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GAO Audit Urges NASA Transparency on SLS Rocket Costs amidst Budget Concerns

The GAO report notes steps recently taken by NASA to save costs

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Aditya Saikrishna
Aditya Saikrishna
I am 21 years old and an avid Motorsports enthusiast.

UNITED STATES: A recent audit conducted by the U.S. Government Accountability Office (GAO) has called for increased transparency from NASA regarding the costs and schedules associated with its Space Launch System (SLS) moon rocket.

The audit raises concerns about the affordability of the SLS program, NASA’s chosen rocket for the ambitious Artemis program, which aims to establish a permanent lunar presence by the end of the 2020s.

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According to the GAO report, senior NASA officials have indicated that the current cost levels of the SLS program are deemed unsustainable. The report highlights that the program’s expenses exceed what NASA anticipates being available for the Artemis missions.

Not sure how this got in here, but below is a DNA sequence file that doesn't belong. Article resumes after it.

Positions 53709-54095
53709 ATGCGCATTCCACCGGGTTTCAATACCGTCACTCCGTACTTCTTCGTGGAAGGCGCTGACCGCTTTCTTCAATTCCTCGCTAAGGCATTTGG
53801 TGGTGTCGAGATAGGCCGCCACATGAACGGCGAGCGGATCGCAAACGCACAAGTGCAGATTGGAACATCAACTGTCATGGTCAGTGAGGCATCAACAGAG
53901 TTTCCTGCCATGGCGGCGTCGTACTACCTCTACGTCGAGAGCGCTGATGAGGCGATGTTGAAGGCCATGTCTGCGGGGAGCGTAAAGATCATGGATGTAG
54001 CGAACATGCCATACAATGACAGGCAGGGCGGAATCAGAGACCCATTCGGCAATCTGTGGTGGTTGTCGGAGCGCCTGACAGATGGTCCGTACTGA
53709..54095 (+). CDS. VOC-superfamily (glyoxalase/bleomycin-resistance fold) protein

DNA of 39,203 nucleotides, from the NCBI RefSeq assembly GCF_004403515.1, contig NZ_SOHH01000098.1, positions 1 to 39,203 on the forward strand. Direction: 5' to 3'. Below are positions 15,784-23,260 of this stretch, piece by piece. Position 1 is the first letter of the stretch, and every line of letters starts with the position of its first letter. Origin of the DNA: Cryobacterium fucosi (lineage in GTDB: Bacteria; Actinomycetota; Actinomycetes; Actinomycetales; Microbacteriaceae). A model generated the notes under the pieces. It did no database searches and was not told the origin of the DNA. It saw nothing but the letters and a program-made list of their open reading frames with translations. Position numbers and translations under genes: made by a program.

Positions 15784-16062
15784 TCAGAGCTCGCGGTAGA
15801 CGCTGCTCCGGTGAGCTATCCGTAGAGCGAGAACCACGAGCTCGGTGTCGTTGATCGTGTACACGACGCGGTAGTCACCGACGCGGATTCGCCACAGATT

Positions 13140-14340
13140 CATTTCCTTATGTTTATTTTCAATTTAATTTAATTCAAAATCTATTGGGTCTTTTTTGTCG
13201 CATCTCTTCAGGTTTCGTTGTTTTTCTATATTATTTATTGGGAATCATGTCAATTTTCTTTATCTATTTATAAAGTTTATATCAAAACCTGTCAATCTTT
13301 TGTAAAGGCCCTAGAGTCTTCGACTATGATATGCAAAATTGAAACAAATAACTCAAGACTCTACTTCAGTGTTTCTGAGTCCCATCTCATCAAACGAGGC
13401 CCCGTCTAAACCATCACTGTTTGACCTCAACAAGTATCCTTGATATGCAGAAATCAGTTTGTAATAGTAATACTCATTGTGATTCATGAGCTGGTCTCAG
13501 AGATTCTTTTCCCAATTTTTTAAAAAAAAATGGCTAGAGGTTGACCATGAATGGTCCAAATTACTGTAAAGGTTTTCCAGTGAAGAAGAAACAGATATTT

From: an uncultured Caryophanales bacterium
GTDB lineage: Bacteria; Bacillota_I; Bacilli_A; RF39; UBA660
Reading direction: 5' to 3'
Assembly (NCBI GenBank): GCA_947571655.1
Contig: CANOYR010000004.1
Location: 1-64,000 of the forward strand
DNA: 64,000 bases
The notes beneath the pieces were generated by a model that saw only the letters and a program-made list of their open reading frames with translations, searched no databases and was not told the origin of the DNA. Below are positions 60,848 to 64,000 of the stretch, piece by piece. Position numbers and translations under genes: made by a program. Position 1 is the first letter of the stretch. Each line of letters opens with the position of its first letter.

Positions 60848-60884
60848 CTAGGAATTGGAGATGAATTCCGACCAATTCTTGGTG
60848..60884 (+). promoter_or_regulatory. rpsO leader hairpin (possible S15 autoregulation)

Since its initiation in 2011, NASA has invested $11.8 billion in the development of the SLS. After facing multiple delays, the rocket made its debut on November 16, 2022, successfully launching the uncrewed Artemis 1 mission to the moon.

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In addition to the initial investment, the White House’s 2024 federal budget request allocates an additional $11.2 billion for future work on the SLS from 2024 through 2028. These funds are earmarked for enhancing the vehicle’s efficiency and increasing cargo capacity for lunar missions.

However, the audit reveals that baseline costs and schedules for this future work have not been established despite nearly a decade of concerns raised by the GAO. The report emphasizes that NASA does not plan to measure production costs, which is critical for monitoring the program’s affordability.

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The audit also points out that NASA has not updated its estimates to account for increasing costs, particularly due to the delay of the Artemis 4 mission from 2026 to 2028. The report underscores the importance of establishing official cost baselines for accurate measurement of cost performance over time.

This latest scrutiny follows years of concerns regarding SLS costs, dating back to as early as 2014. While steps have been taken by NASA to implement strategies aimed at cost reduction, the GAO emphasizes that it is too early to assess their impact.

As the Artemis program moves forward, transparency and accurate cost assessments will be essential to ensure its success within budget constraints.

Also Read: NASA’s MOXIE Successfully Generates Oxygen on Mars, Opening Gates for Future Exploration


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